The good news is such problems are treatable with chiropractic health care. The underlying problems are structural, related to the joints and surrounding soft tissues, and chiropractic treatment is designed to restore balance and function. Symptoms typically begin to improve quickly.

In addition to treatment, your chiropractor will likely recommend stretches and exercises to help solve the problem and maintain physical health.
A 30-year-old mom bends over to pick up her four-year-old and feels a sharp stabbing pain in her lower back. A 60-year-old man bends over to pick up his five-year-old grandchild and feels an electrical shooting pain in his lower back. For both, the pain is so severe they need to sit down.

The next day, both the mom and the grandfather notice they now have pain and numbness radiating down one leg, and they are having trouble walking.

What's going on, how did it happen, and what can be done about it?

 First of all, a little basic anatomy is useful. Spinal discs are weight-bearing shock absorbers. They contain a gel-like ball-bearing center, which is surrounded by tough fibrous cartilage, arranged in concentric, criss-crossing circles.1

As a person gets older, the discs naturally lose some of their water content, and cracks and fissures naturally develop in the fibrous cartilage. If a weight-bearing stress is unusual and unexpected, the gel-like material in the center of the disc can push through one of the fissures and possibly irritate a spinal nerve.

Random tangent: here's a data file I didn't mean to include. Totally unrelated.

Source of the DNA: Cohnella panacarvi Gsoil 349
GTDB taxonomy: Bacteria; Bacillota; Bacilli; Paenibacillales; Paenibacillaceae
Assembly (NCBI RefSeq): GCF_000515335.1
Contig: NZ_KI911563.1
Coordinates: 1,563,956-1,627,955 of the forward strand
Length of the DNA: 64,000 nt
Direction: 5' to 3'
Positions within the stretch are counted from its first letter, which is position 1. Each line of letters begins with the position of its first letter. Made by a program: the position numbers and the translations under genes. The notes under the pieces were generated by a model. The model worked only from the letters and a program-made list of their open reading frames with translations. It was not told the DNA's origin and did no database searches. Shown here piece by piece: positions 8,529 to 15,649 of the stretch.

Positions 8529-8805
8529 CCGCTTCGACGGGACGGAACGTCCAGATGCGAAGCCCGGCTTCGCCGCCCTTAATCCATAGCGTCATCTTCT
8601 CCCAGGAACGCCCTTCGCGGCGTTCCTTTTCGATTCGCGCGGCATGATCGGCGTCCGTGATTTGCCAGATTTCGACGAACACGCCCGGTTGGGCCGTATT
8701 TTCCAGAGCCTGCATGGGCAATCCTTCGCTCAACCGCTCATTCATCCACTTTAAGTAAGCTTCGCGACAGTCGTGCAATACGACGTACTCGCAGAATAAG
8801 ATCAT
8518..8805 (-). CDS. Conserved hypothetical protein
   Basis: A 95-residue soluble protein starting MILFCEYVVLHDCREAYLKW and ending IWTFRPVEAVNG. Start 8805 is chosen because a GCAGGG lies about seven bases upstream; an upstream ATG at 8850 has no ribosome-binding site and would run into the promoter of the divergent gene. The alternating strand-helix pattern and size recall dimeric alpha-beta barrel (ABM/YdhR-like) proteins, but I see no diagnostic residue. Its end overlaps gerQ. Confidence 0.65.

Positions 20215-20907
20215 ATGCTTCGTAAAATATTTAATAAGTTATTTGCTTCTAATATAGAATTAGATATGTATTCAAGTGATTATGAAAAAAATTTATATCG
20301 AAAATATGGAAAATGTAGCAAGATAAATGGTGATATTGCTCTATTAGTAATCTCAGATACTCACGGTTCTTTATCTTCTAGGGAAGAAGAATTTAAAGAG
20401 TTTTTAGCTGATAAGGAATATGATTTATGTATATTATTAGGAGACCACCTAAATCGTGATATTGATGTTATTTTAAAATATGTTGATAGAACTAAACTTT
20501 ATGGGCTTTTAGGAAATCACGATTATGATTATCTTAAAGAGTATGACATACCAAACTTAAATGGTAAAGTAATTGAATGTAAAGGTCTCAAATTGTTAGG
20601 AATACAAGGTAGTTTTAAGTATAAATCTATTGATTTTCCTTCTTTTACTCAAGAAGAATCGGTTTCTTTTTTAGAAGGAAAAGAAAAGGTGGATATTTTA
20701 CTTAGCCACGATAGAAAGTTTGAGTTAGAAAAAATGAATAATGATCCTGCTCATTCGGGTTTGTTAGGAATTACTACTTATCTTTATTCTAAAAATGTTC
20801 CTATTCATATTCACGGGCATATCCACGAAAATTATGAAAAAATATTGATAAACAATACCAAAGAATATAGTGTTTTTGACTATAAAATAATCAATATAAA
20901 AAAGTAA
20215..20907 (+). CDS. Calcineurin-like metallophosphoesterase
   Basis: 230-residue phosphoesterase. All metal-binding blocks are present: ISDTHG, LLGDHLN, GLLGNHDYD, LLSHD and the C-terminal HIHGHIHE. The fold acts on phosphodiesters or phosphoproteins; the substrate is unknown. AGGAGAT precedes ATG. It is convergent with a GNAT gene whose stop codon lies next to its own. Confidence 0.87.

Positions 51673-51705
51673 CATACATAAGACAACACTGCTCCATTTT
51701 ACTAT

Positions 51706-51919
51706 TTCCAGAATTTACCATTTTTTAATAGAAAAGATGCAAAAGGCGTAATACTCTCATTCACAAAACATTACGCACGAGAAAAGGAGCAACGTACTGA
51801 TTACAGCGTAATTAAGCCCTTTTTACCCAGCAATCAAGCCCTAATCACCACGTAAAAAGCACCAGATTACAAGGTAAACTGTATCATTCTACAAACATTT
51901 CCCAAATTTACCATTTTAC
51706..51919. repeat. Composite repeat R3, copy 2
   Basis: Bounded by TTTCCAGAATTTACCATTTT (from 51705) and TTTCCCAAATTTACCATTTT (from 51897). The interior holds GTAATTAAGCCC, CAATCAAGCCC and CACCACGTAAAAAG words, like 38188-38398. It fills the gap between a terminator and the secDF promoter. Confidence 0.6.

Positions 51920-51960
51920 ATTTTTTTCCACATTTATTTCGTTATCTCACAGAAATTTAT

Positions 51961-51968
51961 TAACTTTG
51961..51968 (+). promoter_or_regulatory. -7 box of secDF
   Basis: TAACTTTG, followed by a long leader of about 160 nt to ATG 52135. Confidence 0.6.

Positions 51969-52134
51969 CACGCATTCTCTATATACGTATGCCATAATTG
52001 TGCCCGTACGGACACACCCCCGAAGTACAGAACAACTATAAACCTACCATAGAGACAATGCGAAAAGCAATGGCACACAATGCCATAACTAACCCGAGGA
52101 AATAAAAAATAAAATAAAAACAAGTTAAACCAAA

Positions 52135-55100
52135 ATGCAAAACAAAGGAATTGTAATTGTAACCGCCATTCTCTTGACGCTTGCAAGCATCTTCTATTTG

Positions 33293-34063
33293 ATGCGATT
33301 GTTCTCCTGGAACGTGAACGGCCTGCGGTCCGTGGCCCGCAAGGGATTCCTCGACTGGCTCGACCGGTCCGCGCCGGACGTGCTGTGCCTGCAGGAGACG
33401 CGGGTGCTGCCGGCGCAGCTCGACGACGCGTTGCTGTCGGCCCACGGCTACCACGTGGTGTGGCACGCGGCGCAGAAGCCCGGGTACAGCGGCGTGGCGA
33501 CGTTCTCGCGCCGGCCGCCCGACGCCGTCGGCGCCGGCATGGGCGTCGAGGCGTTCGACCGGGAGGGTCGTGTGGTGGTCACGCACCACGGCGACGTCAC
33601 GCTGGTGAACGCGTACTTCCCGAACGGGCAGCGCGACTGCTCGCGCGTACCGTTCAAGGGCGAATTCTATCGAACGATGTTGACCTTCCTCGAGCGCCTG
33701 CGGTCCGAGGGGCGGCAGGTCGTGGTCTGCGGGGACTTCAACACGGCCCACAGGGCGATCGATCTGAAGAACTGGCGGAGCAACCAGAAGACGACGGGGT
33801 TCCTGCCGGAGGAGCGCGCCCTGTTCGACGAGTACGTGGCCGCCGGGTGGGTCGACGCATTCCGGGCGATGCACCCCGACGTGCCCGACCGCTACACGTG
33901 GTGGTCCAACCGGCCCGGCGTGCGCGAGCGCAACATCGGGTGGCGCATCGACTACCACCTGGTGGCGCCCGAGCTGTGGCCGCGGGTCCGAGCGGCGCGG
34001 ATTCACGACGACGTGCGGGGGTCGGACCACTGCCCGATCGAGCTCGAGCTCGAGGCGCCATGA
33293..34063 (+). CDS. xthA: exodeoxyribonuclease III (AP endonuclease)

If enough of this material pushes through, the nerve can become inflamed and cause symptoms such as radiating pain and/or numbness, and possibly weakness, in one leg.

Typically, such pain and/or numbness radiates down the leg, traveling below the knee and possibly into the foot.

Such symptoms, with or without back pain, are highly suggestive of an inflamed spinal nerve. In fact, the person will usually say the leg symptoms are much worse and of greater concern than any back pain that may be present.

If the MRI confirms the disc herniation and suggests an inflamed nerve, the diagnosis is complete. What's next?

In the best scenario, conservative treatment may be sufficient and the nerve inflammation improves with time.2,3 Anti-inflammatory medication may be helpful. Chiropractic conservative therapy may include physical therapeutic modalities and gentle trigger point therapy to relieve associated muscle spasms.

A spinal surgeon should be consulted to provide an additional opinion and input. If pain is severe and there is neurologic loss, surgery may be the best option.

Of course, the best management, as always, is prevention. Pay attention to safe lifting procedures. Exercise regularly and get sufficient rest. Your chiropractor will be able to provide guidance and recommend effective protocols to help you achieve and maintain good health and wellness.

1Postacchini F: Lumbar Disc Herniation. Springer, 2004, Chapter 2.
2Rothoerl RD, et al: When should conservative treatment for lumbar disc herniation be ceased and surgery considered? Neurosurg Rev 25(3):162-165, 2002.
3Lumbar Disc Herniation. New Engl J Med 347(21):1728-1729, 2002.